This opened up the floodgates! Bringing people together to discuss how they grapple with these issues instantly created a sense of mutual trust, and let’s face it, relief. Here in Vermont, many tech companies struggle to get more women in their ranks, other businesses contend with wage inequities, and gender fluidity is a new construct altogether. In a supportive environment with a professionally-based focus, the Business Peer Exchange has proven itself to be a highly valued and greatly appreciated program.

Learn more about the Business Peer Exchange here and consider having your company or nonprofit join the new cohort that begins in March of 2018.
Announcing 2018 Funding

The Vermont Women’s Fund grant application just went live! We are accepting new applications for awards to be announced in April of 2018. 

We have shifted our guidelines a little in order to absorb and reflect the findings of Change The Story . As a result of the four reports on women in the workplace, we see there are considerable gaps for women and girls finding pathways to viable careers in Vermont. Our grantgiving will focus on programs that equip women and girls to achieve success in careers that can be self-supporting. There is more information on our website and we encourage those with programs that fit our guidelines to apply. The grant deadline for 2018 is 5:00 p.m. on Thursday, February 8.

As word of mouth can be a very powerful form of advertising, please check with your own programs and nonprofits to be sure they know about this funding opportunity!
Grantee Story: John Graham Housing & Services
In November, we had the chance to catch up with a handful of grantees about their work and how the Women's Fund support makes an impact. Elizabeth Ready, Director of John Graham Housing and Services , along with Sammi and Hunter explain how the shelter services have changed their lives and what gives them hope.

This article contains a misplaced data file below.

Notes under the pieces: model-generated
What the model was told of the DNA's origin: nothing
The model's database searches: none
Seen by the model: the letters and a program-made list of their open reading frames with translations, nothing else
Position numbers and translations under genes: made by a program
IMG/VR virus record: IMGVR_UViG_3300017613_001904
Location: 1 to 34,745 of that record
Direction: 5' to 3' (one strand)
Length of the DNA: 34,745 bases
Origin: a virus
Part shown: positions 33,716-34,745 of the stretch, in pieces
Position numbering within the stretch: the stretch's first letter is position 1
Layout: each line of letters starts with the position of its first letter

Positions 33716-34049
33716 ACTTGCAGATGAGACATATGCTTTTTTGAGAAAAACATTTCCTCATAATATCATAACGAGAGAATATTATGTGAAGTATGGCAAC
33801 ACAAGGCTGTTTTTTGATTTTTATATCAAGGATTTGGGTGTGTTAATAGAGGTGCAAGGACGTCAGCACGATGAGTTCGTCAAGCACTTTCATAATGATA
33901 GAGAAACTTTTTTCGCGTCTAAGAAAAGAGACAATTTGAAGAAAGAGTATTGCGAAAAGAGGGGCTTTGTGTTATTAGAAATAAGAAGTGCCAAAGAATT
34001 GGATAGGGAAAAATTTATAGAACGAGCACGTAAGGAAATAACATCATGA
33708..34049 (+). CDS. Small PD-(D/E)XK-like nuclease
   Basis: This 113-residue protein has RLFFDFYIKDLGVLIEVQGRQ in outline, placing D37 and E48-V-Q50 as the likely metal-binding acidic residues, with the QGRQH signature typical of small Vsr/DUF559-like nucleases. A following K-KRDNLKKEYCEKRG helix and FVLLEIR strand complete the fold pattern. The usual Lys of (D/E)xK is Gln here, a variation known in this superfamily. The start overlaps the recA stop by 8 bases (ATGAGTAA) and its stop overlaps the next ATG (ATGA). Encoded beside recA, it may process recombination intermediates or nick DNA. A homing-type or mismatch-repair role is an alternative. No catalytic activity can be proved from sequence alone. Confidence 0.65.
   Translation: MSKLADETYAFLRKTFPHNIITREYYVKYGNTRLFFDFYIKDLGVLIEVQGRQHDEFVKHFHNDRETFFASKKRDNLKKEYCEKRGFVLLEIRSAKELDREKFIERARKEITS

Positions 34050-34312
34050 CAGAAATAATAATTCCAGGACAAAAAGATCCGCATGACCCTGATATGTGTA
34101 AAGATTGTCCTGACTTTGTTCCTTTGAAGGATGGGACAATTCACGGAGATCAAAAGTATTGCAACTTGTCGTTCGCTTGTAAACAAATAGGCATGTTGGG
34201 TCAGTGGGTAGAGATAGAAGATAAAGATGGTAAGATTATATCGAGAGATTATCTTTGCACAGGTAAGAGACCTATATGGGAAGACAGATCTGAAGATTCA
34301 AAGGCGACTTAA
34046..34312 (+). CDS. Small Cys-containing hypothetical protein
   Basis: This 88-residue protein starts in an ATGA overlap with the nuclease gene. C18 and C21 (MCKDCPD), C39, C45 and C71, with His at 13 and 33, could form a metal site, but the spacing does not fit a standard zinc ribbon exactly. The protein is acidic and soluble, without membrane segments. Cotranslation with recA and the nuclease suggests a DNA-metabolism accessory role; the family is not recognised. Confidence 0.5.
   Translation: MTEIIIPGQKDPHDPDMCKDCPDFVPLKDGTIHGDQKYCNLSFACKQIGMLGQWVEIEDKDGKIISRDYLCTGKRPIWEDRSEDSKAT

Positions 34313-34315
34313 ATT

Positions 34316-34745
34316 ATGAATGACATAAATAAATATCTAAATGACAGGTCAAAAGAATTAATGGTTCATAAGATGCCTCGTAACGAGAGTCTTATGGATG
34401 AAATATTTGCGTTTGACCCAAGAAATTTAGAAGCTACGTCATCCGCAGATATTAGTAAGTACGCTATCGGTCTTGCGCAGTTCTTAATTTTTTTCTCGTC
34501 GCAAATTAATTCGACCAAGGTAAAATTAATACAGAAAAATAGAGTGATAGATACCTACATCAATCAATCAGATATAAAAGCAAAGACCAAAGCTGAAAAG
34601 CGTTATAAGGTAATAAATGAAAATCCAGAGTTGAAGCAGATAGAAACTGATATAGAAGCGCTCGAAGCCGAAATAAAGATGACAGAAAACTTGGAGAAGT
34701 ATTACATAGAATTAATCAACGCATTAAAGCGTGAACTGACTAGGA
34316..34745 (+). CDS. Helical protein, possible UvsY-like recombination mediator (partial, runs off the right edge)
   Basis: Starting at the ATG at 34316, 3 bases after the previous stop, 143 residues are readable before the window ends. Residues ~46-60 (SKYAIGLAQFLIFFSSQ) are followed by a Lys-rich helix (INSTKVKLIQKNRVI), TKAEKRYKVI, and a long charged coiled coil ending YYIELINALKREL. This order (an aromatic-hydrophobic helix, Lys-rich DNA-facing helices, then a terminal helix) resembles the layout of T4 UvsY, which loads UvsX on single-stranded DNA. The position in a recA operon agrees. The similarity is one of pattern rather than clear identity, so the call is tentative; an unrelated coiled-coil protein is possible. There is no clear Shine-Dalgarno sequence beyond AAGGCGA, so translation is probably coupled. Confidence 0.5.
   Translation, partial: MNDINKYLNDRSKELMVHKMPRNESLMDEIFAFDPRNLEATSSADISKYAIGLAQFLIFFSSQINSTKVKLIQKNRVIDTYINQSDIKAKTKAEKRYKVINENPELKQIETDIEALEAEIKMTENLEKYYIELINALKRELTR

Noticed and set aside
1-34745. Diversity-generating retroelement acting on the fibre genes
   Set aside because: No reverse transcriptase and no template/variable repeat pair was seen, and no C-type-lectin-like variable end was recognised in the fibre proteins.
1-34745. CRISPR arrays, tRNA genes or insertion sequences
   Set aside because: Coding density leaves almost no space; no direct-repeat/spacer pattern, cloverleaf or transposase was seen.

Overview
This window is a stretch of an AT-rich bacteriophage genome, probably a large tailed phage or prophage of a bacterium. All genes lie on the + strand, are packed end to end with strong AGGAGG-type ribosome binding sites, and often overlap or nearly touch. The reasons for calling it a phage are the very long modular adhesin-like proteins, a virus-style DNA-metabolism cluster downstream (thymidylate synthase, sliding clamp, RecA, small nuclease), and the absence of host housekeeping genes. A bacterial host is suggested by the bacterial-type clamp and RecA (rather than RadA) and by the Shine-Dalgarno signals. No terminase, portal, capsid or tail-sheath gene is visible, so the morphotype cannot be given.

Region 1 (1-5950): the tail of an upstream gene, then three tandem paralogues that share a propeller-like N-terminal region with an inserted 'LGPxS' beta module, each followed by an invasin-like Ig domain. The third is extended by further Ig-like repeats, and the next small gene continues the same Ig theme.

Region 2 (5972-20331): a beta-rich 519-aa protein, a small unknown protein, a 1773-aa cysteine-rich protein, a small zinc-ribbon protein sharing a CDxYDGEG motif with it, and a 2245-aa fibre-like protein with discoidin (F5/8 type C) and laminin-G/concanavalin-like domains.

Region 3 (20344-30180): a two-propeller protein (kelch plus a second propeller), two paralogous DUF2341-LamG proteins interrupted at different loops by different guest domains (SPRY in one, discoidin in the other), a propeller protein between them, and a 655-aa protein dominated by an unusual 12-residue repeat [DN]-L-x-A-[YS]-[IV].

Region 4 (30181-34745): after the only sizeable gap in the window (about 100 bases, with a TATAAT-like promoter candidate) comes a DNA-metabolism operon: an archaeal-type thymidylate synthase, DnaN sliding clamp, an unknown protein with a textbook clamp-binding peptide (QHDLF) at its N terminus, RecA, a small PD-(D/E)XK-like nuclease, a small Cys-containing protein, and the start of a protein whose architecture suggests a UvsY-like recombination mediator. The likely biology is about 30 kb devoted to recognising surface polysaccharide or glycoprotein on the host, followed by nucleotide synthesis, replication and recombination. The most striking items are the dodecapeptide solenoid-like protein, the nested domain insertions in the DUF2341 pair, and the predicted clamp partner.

PS: Make a Year-End Gift in Honor of...

In our recent annual appeal letter, we encouraged contributors to give a gift in honor of a woman or women important to them. As Helen Keller once said, “The best and most beautiful things in the world cannot be seen or even touched. They must be felt with the heart.”

We send our heartfelt thanks to the following donors who recognized women of all ages in their lives:
  • Beverly & Robert McMullin in memory of Mildred Tideman
  • Joan N. Weed in honor of her five granddaughters
  • Judith & Michael Jerald in honor of their granddaughter Veronica McKay
  • Katherine Hayes in memory of Jonie P. Metzger 
  • Lisa D. Watkins in memory of Arlene and Beryl Dulsky
  • Sally Young in memory of Katherine T. Serrell
  • Sarah Soule in honor of Sallie Soule
  • Lyn Walker in honor of Meg Smith
  • Ruth and Peter Metz Family Foundation (Michael Metz) in honor of Women Can Do
  • Margaret Allen-Malley in memory of Emily Margaret Allen

There is still time for you to donate to the Women's Fund as an alternative holiday gift or to recognize a special woman at the end of this remarkable year. You may send us a check (address below) or use our donation page .